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photo of a table

Households whose incomes are not keeping up with price rises are experiencing a fall in their standard of living. Lower-income households feel the pinch more because necessities such as rent, mortgage payments, food, and fuel take up a large, and increasing, share of their income. Here we look at those lower-income households: who they are, what pressures they are under, what is being done to help them, and what more could be done. Read


In 1894, New Zealand introduced the world’s first minimum wage. Today, the minimum wage is still well and alive, growing faster than median wages since 2000. Over the same 20+ year period, there has been a substantial compression of the lower half of the wage distribution, leaving those at the bottom closer than ever to those at the top. But how much of this increase in lower wages can we attribute to the rise in minimum wage over time? Read

The COVID-19 pandemic will see very few winners. We will all come out poorer and worse off, but some will lose more than others. Low skilled workers, young workers, Māori and Pacifica workers are more vulnerable and likely to be hardest hit. These effects will exacerbate existing inequalities. Read

Cropped screenshot of interactive map

Back in August we noted that Auckland city (the urban area defined by Stats NZ) has as many people as the next 12 cities combined. We also showed a map dividing Auckland up into 12 areas with equivalent populations to the cities. Unfortunately, the map is now out of date as Stats NZ revised their population estimates in October. Read

State houses

Escalating housing costs across the country have put the squeeze on households, particularly renters on low incomes. This article looks at the demand for public (or social) housing, what’s being done about supply, and highlights emerging public housing hotspots across New Zealand. Read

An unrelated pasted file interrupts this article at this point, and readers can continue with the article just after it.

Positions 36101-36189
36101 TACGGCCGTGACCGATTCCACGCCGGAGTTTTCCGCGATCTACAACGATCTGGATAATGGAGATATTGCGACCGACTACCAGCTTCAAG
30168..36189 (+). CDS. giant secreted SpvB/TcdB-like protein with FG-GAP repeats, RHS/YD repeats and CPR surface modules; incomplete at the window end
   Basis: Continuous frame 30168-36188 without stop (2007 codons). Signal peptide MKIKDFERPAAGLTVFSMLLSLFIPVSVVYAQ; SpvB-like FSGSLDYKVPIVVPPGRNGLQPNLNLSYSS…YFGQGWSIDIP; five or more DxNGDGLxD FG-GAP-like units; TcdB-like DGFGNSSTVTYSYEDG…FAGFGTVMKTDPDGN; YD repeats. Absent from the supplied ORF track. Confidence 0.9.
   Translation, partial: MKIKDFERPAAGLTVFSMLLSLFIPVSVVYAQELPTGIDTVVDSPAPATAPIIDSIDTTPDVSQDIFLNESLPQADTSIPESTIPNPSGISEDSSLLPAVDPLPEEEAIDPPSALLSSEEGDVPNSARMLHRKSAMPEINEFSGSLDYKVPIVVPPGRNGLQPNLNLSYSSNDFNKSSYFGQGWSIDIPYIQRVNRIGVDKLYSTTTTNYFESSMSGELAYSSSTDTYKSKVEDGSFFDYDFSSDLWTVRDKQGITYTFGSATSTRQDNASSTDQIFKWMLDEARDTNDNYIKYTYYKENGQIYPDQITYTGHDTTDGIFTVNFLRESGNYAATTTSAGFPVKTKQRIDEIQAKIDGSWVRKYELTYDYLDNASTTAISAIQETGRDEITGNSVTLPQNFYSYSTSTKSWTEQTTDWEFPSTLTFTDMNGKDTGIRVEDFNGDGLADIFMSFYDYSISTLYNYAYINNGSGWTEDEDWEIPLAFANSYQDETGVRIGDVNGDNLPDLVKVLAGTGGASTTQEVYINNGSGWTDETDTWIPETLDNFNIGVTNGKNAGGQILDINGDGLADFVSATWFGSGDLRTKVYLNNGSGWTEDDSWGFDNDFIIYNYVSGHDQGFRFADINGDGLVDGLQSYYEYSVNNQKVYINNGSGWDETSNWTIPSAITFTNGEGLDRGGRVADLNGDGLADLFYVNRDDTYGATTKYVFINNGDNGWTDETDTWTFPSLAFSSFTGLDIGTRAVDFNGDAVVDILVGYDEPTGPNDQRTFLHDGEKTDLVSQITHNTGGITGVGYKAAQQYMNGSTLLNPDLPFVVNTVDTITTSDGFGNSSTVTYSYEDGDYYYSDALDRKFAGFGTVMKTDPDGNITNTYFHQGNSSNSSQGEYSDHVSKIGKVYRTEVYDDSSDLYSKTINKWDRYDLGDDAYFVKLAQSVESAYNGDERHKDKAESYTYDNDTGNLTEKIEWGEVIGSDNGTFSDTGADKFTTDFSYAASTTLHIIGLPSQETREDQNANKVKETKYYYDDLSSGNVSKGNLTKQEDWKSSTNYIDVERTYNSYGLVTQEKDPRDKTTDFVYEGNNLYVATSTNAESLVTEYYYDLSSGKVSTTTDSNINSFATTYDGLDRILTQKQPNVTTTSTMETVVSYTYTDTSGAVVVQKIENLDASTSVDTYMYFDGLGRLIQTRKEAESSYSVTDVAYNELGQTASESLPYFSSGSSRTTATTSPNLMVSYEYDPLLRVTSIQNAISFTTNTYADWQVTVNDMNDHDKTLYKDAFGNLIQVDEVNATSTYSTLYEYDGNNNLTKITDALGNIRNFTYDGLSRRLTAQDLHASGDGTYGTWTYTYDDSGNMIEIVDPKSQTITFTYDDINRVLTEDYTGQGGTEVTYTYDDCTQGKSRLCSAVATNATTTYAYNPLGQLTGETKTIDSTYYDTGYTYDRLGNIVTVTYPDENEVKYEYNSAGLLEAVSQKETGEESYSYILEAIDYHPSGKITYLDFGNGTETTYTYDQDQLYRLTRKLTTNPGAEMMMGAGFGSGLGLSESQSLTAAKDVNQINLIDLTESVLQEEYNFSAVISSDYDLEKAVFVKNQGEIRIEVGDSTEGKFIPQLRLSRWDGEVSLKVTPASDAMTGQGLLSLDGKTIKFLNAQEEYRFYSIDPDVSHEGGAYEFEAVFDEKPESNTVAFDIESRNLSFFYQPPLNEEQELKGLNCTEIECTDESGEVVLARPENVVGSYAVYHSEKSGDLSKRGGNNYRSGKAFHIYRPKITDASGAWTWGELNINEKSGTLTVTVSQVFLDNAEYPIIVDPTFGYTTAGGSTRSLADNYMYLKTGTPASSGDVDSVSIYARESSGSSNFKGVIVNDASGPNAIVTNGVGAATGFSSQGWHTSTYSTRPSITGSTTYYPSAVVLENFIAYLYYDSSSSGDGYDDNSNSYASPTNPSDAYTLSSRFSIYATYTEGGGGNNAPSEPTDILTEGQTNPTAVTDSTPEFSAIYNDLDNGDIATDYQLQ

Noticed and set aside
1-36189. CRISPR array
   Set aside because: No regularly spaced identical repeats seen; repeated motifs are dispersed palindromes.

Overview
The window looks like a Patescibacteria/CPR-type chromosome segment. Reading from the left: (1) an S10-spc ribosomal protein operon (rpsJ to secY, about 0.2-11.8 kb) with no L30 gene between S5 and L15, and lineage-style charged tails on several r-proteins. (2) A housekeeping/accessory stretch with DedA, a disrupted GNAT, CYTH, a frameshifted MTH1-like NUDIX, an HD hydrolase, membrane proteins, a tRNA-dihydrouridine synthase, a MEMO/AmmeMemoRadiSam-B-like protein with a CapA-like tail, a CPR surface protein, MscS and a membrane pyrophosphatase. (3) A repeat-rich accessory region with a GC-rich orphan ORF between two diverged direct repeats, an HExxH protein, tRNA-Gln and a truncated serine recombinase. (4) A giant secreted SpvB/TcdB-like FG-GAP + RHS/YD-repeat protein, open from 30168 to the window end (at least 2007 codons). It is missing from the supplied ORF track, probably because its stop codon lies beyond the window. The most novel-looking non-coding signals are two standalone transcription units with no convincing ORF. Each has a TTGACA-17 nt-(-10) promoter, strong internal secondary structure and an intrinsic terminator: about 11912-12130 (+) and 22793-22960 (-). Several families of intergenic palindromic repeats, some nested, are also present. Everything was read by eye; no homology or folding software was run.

One of the true tests of a society is measured by how it treats its most vulnerable members, particularly the old, the young, the sick, and the disabled. There is a lot of good with New Zealand and New Zealand policy. However, on assisting those unable to provide for themselves, our provisions for people unable to work due to a health condition is an area where we are increasingly failing. Read

An Economic Prosperity Index (EPI) is an increasingly common tool for assessing regional living standards and is a complementary indicator to GDP growth. This article provides a case study for South Wairarapa, measuring prosperity in its three main towns: Greytown, Martinborough and Featherston. The analysis reveals some challenges that policymakers will need to face, including low skill levels in Featherston and the ageing population in Greytown. Read

New Zealand has gained around 72,000 more people in the past year according to arrival card data, and we’re feeling the strain of squeezing all these extra people into our cities.  But further analysis of visa data suggests that there are longer-term implications for these high arrival levels that, if left unchecked, could pose a problem for policymakers when we come off the high point in the business cycle. Read

The Living Wage is heralded as “the income necessary to provide workers and their families with the basic necessities of life. A living wage will enable workers to live with dignity and to participate as active citizens in society.” However, beyond the ideological hype, the following questions remain; Read

By having a minimum wage in New Zealand, we as a society are saying that the free market doesn’t come up with a fair wage when left to its own devices. However, simply raising the minimum wage is not necessarily going to help solve problems of poverty and inequality — and in some ways may harm those we are trying to help. Read

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